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What is medical malpractice?

Medical care can eliminate or mitigate illness. However, medical malpractice can cause serious harm or even lead to death. Kentucky law provides for wrongful death lawsuits to seek compensation for a fatal medical error.

Malpractice is when a heath care professional or facility failed to provide appropriate treatment, did not take an appropriate action or gave care to a patient that fell below the reasonable standard of care. There are between 15,000 and 19,000 medical malpractice lawsuits against physicians in this country each year, according to Medical Malpractice Center.

Generally, there are four elements to a malpractice case. The practitioner must owe a duty of care to a patient. The practitioner must have violated that duty and that violation caused injury to the patient. The injury must have then led to considerable physical, emotional or financial damages to the victim.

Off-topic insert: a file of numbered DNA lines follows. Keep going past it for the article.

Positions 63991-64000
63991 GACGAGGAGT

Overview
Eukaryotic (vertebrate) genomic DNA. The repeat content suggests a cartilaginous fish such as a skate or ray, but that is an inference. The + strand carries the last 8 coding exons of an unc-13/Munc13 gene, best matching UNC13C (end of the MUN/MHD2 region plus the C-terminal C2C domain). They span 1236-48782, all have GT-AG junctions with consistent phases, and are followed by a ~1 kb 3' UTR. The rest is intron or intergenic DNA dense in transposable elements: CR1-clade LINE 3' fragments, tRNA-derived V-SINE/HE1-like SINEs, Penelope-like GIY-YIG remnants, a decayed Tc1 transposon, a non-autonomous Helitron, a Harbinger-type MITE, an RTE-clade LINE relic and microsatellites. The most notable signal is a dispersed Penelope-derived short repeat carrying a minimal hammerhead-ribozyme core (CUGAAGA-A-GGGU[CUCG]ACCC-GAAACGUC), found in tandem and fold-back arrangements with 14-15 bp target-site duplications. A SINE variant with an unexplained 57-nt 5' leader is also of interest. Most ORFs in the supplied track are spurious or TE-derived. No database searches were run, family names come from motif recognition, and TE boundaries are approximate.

Damages may include suffering, long-lasting hardship, ongoing pain, substantial income loss and disability. Plaintiffs may be awarded compensatory damages to cover wage losses and life and medical care expenses. Punitive damages are sometimes awarded as punishment for malicious or willful conduct.

Some typical types of malpractice include misdiagnosis or failure to diagnose, improper surgery, failure to order or act on appropriate tests, prescribing the wrong medication or incorrect diagnosis, leaving items in a patient’s body, operating on or amputating the wrong body parts, serious infections and allowing pressure ulcers or bedsores.

Other incidents have included fires in medical facilities and patients committing suicide while under medical care. If a practitioner does not obtain informed consent for a procedure, there may be liability for any injury even if the procedure was performed correctly.

A lawyer can help victims obtain evidence of malpractice. Legal representation may help them pursue compensation through a lawsuit.

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